^ . Indeed, the group home in this case was specifically located near a park, a school, and a shopping center so that its residents would have full access to the community at large.

^ . S. Herr, Rights and Advocacy for Retarded People 18 (1983).

^ . On the role of these ideologies in this era, see K. Stampp, Era of Reconstruction, 1865-1877, pp. 18-22 (1965).

^ . H. Goddard, The Possibilities of Research as Applied to the Prevention of Feeblemindedness, Proceedings of the National Conference of Charities and Correction 307 (1915), cited in A. Deutsch, The Mentally Ill in America 360 (2d ed. 1949). See also Fernald, The Burden of Feeblemindedness, 17 J. Psycho-Asthenics 87, 90 (1913) (the retarded "cause unutterable sorrow at home and are a menace and danger to the community"); Terman, Feeble-Minded Children in the Public Schools of California, 5 Schools & Society 161 (1917) ("[Only] recently have we begun to recognize how serious a menace [feeblemindedness] is to the social, economic and moral welfare of the state.... [It] is responsible...for the majority of cases of chronic and semi-chronic pauperism, and for much of our alcoholism, prostitution, and venereal diseases"). Books with titles such as "The Menace of the Feeble Minded in Connecticut" (1915), issued by the Connecticut School for Imbeciles, became commonplace. See C. Frazier, (Chairman, Executive Committee of Public Charities Assn. of Pennsylvania), The Menace of the Feeble-Minded In Pennsylvania (1913); W. Fernald, The Burden of Feeble-Mindedness (1912) (Mass.); Juvenile Protection Association of Cincinnati, The Feeble-Minded, Or the Hub to Our Wheel of Vice (1915) (Ohio). The resemblance to such works as R. Shufeldt, The Negro: A Menace to American Civilization (1907), is striking, and not coincidental.

^ . A. Moore, The Feeble-Minded in New York 3 (1911). This book was sponsored by the State Charities Aid Association. See also P. Tyor & L. Bell, Caring for the Retarded in America 71-104 (1984). The segregationist purpose of these laws was clear. See, e. g., Act of Mar. 22, 1915, ch. 90, 1915 Tex. Gen. Laws 143 (repealed 1955) (Act designed to relieve society of "the heavy economic and moral losses arising from the existence at large of these unfortunate persons").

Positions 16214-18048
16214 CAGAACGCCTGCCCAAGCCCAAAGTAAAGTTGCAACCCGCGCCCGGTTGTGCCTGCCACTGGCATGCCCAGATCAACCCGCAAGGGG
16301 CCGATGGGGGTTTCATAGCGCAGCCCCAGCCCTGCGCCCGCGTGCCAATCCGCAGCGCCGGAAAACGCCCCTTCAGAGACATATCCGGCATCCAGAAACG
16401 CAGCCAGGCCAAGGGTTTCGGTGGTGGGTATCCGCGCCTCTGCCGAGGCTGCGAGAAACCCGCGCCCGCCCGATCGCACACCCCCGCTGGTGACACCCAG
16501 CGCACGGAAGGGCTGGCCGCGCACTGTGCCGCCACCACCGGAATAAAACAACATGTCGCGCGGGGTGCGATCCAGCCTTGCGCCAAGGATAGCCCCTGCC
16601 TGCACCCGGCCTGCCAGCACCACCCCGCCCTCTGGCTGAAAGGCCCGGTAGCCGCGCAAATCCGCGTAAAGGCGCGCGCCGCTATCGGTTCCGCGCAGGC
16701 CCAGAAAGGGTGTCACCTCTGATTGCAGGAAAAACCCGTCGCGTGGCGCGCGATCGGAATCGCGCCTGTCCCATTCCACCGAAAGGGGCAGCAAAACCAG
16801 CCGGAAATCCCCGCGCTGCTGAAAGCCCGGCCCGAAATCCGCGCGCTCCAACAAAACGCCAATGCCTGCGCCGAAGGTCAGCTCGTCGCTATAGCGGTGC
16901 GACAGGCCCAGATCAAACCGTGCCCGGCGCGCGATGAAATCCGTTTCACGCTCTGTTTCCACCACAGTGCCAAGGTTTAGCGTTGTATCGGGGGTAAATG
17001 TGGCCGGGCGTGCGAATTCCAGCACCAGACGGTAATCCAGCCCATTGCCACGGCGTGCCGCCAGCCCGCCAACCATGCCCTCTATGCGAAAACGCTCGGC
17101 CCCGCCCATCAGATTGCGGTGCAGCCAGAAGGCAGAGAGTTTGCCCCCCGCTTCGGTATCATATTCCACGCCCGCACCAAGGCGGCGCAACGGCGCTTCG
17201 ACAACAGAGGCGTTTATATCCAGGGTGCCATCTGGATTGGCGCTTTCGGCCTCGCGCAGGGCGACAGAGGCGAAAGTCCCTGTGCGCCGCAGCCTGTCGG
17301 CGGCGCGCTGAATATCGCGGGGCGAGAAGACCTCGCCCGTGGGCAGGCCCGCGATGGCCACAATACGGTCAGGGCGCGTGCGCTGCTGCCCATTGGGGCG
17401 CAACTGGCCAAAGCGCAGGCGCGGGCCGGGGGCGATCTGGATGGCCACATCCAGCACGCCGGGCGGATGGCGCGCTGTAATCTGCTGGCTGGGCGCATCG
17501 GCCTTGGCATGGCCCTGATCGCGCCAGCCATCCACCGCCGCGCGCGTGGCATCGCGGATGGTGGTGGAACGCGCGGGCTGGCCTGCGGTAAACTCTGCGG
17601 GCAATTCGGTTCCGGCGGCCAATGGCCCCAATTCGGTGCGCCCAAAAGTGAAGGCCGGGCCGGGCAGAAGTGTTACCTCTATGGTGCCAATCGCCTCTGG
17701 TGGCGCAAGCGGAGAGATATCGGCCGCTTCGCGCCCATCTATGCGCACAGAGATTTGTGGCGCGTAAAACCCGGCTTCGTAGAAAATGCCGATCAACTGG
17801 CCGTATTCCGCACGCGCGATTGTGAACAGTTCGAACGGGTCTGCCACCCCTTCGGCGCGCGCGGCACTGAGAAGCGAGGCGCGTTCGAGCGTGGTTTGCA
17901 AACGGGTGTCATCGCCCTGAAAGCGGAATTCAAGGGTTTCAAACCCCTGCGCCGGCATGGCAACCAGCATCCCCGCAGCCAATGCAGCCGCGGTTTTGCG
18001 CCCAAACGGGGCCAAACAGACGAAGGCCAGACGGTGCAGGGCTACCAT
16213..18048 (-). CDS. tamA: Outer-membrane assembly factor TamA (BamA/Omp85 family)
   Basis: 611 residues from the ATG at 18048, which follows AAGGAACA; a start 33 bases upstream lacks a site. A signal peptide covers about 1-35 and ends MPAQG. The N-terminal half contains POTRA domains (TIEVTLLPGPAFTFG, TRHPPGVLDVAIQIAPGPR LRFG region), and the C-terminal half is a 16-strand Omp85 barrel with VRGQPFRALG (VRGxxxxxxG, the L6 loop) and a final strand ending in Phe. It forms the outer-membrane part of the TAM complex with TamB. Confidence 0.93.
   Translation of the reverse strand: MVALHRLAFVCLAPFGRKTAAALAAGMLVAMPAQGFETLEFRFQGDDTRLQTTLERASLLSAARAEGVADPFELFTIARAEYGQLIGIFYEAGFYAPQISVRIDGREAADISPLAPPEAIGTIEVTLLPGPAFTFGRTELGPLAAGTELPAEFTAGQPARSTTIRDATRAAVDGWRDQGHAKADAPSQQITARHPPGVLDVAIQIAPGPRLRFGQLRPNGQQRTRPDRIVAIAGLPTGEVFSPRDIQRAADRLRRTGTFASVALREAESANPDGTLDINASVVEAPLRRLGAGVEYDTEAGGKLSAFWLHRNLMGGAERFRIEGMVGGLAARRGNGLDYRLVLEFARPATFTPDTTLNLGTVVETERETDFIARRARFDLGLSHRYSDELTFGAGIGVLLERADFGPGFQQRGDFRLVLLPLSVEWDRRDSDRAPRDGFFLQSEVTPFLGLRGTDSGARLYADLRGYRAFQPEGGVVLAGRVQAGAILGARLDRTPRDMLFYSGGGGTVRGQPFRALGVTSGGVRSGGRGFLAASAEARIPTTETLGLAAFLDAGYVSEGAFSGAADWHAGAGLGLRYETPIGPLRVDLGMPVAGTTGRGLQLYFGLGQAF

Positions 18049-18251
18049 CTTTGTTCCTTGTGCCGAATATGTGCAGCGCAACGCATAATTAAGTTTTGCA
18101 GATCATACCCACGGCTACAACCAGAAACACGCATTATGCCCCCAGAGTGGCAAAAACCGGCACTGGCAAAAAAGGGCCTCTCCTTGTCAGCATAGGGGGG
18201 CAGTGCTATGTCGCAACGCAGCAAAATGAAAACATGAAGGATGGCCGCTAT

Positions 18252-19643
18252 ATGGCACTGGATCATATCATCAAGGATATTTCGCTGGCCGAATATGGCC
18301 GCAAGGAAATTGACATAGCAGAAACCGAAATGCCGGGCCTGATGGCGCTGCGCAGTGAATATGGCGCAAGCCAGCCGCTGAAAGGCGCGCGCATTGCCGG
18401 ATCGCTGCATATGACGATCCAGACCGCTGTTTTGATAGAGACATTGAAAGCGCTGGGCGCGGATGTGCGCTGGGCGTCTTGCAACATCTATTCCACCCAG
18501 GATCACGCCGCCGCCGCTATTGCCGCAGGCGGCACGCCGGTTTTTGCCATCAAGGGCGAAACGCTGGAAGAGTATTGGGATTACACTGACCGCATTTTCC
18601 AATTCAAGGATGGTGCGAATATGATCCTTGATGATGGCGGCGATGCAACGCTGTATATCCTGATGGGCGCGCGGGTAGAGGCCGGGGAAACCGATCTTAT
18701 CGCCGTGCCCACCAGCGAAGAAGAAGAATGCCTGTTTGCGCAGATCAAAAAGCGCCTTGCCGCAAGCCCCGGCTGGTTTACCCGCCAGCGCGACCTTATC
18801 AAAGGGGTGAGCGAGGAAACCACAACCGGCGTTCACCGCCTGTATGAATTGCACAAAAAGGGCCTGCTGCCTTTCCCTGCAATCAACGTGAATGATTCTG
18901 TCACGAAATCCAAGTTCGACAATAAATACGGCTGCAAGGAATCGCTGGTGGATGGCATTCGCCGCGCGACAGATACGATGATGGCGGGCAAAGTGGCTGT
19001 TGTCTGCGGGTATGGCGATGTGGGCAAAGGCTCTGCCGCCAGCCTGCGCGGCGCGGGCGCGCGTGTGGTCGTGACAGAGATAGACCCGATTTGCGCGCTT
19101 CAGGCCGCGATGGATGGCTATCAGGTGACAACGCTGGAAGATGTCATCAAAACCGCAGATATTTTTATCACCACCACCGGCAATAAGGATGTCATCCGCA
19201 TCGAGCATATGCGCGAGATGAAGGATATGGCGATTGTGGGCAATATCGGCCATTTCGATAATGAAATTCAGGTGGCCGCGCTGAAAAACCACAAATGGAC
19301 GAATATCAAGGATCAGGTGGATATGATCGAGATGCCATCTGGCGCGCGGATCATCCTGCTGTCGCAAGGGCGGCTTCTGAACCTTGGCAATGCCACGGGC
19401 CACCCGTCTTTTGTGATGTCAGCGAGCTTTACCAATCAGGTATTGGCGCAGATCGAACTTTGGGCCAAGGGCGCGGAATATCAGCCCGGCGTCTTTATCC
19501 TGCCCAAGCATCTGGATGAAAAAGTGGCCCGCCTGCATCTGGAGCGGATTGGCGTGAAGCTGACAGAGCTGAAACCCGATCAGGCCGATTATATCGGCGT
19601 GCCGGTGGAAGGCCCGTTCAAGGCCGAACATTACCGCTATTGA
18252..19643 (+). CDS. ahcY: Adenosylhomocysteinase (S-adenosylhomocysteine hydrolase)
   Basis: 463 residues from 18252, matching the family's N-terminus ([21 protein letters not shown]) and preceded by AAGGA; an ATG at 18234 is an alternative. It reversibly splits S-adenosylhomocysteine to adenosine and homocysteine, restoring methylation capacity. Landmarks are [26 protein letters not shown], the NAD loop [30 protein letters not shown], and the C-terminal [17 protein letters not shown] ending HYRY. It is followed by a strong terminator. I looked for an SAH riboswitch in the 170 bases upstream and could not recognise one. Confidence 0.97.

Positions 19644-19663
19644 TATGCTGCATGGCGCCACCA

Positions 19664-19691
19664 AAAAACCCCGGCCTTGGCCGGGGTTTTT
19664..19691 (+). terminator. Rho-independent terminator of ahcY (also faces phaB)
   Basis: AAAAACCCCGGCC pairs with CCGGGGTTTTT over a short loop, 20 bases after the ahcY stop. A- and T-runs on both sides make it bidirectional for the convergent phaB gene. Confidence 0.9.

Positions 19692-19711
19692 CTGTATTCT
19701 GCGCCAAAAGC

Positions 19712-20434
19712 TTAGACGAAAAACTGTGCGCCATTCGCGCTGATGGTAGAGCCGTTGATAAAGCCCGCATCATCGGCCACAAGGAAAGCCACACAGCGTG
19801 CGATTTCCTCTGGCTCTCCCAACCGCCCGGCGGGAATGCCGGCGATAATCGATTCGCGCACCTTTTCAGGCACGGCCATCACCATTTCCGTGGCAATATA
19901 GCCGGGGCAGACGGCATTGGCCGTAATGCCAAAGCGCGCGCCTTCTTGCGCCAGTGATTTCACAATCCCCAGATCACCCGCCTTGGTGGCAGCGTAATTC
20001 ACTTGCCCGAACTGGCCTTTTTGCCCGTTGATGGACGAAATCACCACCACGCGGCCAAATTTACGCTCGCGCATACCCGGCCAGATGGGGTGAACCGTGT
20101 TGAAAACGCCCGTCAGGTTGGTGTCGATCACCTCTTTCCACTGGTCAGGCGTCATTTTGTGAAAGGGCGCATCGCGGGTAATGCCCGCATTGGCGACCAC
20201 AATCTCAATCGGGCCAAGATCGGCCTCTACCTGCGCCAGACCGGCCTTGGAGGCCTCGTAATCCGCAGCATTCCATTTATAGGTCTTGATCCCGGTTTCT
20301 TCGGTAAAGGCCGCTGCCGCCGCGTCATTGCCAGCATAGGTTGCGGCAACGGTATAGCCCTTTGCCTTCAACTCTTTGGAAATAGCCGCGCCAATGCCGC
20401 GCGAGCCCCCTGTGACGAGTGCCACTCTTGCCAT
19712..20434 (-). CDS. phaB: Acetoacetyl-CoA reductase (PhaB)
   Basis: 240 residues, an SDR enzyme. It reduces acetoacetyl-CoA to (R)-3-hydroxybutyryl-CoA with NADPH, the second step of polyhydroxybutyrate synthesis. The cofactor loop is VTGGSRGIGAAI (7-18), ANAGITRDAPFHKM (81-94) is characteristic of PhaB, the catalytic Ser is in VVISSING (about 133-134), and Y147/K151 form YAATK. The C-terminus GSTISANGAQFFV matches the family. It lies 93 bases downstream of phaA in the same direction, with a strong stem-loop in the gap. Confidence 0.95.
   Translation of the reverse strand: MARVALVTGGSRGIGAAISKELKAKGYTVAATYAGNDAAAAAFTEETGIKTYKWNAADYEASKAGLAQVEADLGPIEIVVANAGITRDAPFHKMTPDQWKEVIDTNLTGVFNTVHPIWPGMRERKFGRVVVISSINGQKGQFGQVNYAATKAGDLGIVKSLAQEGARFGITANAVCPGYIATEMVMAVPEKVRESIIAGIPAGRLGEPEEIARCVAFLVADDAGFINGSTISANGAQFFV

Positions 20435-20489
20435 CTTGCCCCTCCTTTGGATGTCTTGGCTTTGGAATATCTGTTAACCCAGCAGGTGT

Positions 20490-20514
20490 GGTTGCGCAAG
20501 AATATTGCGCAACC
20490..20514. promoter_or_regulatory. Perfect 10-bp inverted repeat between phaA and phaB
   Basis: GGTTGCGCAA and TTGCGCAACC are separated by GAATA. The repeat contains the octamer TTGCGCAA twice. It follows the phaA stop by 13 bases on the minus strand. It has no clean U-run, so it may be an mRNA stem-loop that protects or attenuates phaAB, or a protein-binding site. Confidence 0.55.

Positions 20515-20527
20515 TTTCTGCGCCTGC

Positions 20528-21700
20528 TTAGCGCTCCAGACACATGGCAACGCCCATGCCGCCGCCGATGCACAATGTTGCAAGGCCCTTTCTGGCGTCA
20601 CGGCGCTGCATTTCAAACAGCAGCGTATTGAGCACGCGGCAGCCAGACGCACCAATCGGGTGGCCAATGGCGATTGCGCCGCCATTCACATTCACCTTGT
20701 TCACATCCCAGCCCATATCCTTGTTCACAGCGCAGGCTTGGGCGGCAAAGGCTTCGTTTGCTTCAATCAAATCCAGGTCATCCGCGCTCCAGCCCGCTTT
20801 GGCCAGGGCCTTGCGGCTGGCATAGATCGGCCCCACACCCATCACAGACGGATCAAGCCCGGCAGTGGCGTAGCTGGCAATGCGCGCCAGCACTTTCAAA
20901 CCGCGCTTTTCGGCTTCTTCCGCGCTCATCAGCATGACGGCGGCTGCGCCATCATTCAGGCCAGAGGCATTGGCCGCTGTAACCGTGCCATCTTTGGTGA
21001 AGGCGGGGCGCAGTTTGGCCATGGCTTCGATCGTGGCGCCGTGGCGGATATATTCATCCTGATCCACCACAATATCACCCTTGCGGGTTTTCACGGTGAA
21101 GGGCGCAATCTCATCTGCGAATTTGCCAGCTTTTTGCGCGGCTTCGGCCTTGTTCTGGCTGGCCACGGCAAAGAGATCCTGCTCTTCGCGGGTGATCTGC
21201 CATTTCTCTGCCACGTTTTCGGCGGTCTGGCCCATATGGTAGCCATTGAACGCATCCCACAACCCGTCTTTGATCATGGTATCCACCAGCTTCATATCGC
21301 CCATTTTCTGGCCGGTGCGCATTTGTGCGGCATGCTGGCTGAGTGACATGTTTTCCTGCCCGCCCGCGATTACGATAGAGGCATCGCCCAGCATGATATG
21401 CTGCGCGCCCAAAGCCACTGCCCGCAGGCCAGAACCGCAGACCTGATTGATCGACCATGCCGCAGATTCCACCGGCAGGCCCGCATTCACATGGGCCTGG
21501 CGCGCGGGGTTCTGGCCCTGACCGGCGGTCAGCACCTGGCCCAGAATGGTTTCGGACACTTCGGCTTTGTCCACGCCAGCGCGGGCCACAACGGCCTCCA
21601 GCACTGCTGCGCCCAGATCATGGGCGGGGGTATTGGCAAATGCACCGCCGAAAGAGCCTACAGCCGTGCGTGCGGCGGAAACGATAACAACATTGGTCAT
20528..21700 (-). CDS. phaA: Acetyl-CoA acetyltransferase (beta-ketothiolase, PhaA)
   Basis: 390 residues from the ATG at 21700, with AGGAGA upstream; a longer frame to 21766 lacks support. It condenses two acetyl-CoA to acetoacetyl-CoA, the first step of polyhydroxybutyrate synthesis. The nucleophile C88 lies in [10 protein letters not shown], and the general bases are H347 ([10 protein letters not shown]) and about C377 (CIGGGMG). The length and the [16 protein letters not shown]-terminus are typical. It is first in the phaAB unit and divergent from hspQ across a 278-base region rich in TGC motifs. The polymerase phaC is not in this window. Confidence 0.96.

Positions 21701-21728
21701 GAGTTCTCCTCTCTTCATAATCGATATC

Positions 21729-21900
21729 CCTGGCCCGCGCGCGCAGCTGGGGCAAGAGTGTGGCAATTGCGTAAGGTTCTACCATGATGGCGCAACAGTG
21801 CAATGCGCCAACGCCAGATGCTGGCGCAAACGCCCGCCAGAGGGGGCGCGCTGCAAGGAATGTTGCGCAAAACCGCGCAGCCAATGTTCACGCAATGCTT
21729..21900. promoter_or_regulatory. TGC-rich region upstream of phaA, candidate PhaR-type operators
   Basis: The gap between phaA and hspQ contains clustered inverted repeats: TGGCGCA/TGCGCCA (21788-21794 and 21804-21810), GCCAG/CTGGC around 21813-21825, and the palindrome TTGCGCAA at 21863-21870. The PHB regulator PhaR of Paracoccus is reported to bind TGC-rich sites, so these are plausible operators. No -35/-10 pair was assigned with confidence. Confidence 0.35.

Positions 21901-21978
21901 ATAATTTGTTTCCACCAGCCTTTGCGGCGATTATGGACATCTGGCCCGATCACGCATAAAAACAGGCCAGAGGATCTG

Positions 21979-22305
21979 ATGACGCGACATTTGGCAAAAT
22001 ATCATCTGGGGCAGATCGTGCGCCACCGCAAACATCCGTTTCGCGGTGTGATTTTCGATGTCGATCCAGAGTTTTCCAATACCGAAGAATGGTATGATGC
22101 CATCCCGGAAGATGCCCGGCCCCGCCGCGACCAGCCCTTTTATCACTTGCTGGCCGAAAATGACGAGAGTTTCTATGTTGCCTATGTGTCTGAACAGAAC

^ . See Pennsylvania Assn. for Retarded Children v. Pennsylvania, 343 F.Supp. 279, 294-295 (ED Pa. 1972); see generally S. Sarason & J. Doris, Educational Handicap, Public Policy, and Social History 271-272 (1979).

^ . Act of Apr. 3, 1920, ch. 210, § 17, 1920 Miss. Laws 288, 294.

^ . See, e. g., Act of Mar. 19, 1928, ch. 156, 1928 Ky. Acts 534, remains in effect, Ky. Rev. Stat. § 402.990(2) (1984); Act of May 25, 1905, No. 136, § 1, 1905 Mich. Pub. Acts 185, 186, remains in effect Mich. Comp. Laws § 551.6 (1979); Act of Apr. 3, 1920, ch. 210, § 29, 1920 Miss. Gen. Laws 288, 300, remains in effect with minor changes, Miss. Code Ann. § 41-21-45 (1972).

^ . See Chamberlain, Current Legislation--Eugenics and Limitations of Marriage, 9 A.B.A.J. 429 (1923); Lau v. Lau, 81 N.H. 44, 122 A. 345, 346 (1923); State v. Wyman, 118 Conn. 501, 173 A. 155, 156 (1934). See generally Linn & Bowers, The Historical Fallacies Behind Legal Prohibitions of Marriages Involving Mentally Retarded Persons--The Eternal Child Grows Up, 13 Gonz. L. Rev. 625 (1978); Shaman, Persons Who Are Mentally Retarded: Their Right to Marry and Have Children, 12 Family L.Q. 61 (1978); Note, The Right of the Mentally Disabled to Marry: A Statutory Evaluation, 15 J. Family L. 463 (1977).

^ . See Note, Mental Disability and the Right to Vote, 88 Yale L.J. 1644 (1979).